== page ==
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Act now to avert perfect storm at Christmas

03 August 2021

A TOXIC combination of the current HGV driver shortage crisis, post-Brexit immigration rules, an unprecedented increase in demand for transport due to a change in shopping habits, and the recent ‘pingdemic’, is steering the industry towards a potential ‘Perfect Storm’ this Christmas, says the BCMPA’s Emma Verkaik.

The requirement for fulfilment services continues to grow across a wide array of sectors, including clothing, electrical, personal care, healthcare, and entertainment, and while BCMPA members are coping well with it, it is proving to be much more difficult to guarantee delivery on time, or sometimes even at all. As one member commented, “90% of my problems today are based not on the operational side of getting the orders and boxes out of the door, but on deliveries; we work hard to provide efficient, reliable, quick turnaround of stock, only to find it misses the delivery window due to transport challenges.”  

It is estimated by the Road Haulage Association that Britain is already short of around 60,000 lorry drivers. This deficit is being further increased by the effects of the recent ‘Pingdemic’, with remaining driving staff being forced to self-isolate. In the week to 21 July alone, the number of self-isolation alerts sent by the NHS Covid-19 app in England and Wales rose by 70,000 to a new record of 689,313. 

A recent demand to the government from the UK Warehousing Association for logistics staff to be exempted from the need for self-isolation if ‘pinged’ is an indication of how far reaching and disruptive the current ‘pingdemic’ is becoming.  

It is clear that something needs to be done and the BCMPA is calling for the industry and government to help effect immediate change, extending the exemption from self-isolation to workers in the contract packing and fulfilment industry.

The impact of these driver shortages is already apparent and is set be felt in very real terms across the wider economy. BCMPA members fear that if a rapid, effective solution is not found, the expected further spike in demand for delivery services during retail events such as Black Friday and a post Covid Christmas could prove to be a tipping point, with empty shelves in store and patchy D2C delivery.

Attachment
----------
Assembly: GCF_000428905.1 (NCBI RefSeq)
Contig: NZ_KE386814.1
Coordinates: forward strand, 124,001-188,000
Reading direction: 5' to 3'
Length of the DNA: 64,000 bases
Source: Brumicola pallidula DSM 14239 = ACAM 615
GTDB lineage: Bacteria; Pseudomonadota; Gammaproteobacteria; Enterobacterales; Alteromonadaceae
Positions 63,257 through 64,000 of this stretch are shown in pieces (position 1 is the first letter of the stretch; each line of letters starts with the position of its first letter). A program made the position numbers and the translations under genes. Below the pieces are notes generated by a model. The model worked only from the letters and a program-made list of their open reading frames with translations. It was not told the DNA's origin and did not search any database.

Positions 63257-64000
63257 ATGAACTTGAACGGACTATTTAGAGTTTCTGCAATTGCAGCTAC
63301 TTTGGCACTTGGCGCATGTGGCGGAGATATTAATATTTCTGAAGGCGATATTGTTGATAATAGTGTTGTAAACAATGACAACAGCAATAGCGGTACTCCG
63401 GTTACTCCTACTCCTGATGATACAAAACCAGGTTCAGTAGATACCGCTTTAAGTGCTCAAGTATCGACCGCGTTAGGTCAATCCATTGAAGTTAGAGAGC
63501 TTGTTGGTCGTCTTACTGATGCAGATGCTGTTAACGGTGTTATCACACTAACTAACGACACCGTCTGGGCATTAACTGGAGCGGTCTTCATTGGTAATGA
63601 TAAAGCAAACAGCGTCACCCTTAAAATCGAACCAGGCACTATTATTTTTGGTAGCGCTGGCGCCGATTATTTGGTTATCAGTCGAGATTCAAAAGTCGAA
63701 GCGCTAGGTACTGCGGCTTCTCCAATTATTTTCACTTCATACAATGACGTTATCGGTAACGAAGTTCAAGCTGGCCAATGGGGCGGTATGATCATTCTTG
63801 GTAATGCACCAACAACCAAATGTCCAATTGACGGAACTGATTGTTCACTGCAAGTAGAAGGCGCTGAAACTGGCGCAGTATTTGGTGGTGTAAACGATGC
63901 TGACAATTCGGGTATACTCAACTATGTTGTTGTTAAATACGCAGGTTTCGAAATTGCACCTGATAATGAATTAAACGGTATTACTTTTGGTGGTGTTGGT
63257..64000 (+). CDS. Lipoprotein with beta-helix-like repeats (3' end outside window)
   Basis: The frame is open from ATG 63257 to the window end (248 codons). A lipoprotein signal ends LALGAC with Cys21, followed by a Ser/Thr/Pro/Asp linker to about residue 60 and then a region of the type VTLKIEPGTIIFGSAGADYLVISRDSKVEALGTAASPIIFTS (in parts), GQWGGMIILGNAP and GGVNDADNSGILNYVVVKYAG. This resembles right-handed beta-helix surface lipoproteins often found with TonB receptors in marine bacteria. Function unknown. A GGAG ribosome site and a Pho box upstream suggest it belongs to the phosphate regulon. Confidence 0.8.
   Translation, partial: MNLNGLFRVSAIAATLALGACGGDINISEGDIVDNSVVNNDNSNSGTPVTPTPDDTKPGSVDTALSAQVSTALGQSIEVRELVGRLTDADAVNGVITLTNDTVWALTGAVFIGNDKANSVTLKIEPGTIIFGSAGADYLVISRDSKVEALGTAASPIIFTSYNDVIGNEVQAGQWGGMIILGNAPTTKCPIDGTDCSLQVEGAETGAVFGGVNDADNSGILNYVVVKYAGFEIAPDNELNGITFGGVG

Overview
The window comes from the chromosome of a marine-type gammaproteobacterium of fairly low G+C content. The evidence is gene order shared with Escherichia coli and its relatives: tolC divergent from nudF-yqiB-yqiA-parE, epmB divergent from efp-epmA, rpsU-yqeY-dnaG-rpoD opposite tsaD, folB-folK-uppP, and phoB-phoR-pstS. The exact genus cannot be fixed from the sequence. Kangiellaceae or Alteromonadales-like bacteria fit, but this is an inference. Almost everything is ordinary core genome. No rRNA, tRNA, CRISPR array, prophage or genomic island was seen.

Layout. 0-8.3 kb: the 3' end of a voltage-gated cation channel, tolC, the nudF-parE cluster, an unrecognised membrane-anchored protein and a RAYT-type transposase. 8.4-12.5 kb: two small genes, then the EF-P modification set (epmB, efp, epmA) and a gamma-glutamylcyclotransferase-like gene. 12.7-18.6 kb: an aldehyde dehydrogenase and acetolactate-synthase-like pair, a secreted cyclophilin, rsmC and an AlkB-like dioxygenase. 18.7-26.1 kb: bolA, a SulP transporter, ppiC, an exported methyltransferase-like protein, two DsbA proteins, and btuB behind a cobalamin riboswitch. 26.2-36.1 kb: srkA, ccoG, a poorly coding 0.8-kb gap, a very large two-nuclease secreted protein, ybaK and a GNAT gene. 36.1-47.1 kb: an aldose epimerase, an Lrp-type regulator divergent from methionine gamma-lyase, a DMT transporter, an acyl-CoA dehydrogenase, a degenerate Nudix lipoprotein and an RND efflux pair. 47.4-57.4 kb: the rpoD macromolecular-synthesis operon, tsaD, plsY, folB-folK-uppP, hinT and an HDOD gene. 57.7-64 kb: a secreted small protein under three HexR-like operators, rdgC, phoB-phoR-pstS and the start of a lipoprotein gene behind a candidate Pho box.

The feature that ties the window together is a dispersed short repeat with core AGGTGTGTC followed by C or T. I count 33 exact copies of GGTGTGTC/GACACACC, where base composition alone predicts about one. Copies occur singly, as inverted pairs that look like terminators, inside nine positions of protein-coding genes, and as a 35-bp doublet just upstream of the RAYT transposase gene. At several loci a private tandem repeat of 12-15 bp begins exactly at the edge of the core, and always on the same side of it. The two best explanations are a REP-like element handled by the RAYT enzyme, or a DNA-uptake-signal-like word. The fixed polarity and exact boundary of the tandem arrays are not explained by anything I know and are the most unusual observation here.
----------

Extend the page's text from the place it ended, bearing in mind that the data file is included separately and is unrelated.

An undoubted further consequence of this shortage is that, in addition to the difficulties and delays experienced, costs will rise too, as large supermarket chains seek to secure their own deliveries by increasing drivers’ salaries. As an example, during July, Tesco began offering a £1,000 joining bonus for HGV lorry drivers, putting further pressure on hauliers’ costs as they attempt to retain or recruit drivers. This will inevitably lead to wage rises, costs which the industry will be unlikely to continue to be able to absorb, leading to higher on-shelf prices.

The deep-seated nature of the problem is making it difficult to see an easy – or quick – fix. Yet in many instances, a quick fix is imperative, due to the perishable, or time-dependent nature of some commodities and the enormous hole in supply.

A real sense exists amongst BCMPA members that, without fast, decisive, and wide-ranging action Christmas is in trouble, and government, industry and all interested parties need to act now to make sure it is not effectively cancelled.

Emma Verkaik, membership & marketing director, BCMPA, the association for Contract Manufacturing, Packing, Fulfilment & Logistics.

For more information, visit www.bcmpa.org.uk

 
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